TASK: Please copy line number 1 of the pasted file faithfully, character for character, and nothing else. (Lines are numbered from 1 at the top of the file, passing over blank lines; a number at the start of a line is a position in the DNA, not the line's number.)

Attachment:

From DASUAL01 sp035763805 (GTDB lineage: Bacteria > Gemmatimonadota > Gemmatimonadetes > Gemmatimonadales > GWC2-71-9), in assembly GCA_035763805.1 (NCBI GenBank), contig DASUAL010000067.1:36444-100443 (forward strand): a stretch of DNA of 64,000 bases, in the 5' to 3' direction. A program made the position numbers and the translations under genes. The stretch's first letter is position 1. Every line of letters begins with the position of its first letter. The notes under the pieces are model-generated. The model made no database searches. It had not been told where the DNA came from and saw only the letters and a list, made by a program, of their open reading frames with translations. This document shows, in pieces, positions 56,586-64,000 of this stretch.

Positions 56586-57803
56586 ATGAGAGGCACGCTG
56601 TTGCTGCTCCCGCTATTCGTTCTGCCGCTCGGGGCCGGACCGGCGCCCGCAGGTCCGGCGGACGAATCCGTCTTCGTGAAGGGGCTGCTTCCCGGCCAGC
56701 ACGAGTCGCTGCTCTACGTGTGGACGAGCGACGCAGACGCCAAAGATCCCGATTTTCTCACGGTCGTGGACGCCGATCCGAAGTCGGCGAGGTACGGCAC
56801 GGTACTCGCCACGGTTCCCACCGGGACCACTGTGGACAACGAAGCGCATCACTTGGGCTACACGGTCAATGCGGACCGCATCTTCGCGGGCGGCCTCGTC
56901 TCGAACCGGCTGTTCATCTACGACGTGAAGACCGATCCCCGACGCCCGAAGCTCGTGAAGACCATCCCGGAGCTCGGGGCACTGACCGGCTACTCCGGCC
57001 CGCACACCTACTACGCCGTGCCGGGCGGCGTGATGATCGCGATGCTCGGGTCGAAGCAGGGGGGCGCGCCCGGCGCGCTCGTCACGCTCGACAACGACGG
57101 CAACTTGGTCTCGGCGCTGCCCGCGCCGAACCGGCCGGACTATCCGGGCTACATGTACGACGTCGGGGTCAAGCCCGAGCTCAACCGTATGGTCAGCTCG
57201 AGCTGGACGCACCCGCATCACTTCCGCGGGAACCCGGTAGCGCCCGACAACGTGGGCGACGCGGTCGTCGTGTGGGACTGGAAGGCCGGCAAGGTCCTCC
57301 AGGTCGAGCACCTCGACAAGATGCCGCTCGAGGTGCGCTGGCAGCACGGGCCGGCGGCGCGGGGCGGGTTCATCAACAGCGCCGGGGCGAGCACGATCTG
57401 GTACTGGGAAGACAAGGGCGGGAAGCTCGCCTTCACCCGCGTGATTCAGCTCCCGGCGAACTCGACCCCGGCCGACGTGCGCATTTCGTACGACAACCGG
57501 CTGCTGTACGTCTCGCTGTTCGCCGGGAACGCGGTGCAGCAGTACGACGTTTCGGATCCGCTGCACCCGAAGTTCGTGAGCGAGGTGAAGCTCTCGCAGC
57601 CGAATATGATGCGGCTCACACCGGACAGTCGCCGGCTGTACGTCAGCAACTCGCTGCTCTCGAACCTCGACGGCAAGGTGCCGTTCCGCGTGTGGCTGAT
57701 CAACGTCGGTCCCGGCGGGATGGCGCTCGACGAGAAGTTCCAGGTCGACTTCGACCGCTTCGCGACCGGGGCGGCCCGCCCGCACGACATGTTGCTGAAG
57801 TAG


From DASUAL01 sp035763805 (GTDB lineage: Bacteria > Gemmatimonadota > Gemmatimonadetes > Gemmatimonadales > GWC2-71-9), in assembly GCA_035763805.1 (NCBI GenBank), contig DASUAL010000067.1:36444-100443 (forward strand): a stretch of DNA of 64,000 bases, in the 5' to 3' direction. A program made the position numbers and the translations under genes. The stretch's first letter is position 1. Every line of letters begins with the position of its first letter. The notes under the pieces are model-generated. The model made no database searches. It had not been told where the DNA came from and saw only the letters and a list, made by a program, of their open reading frames with translations. This document shows, in pieces, positions 56,586-64,000 of this stretch.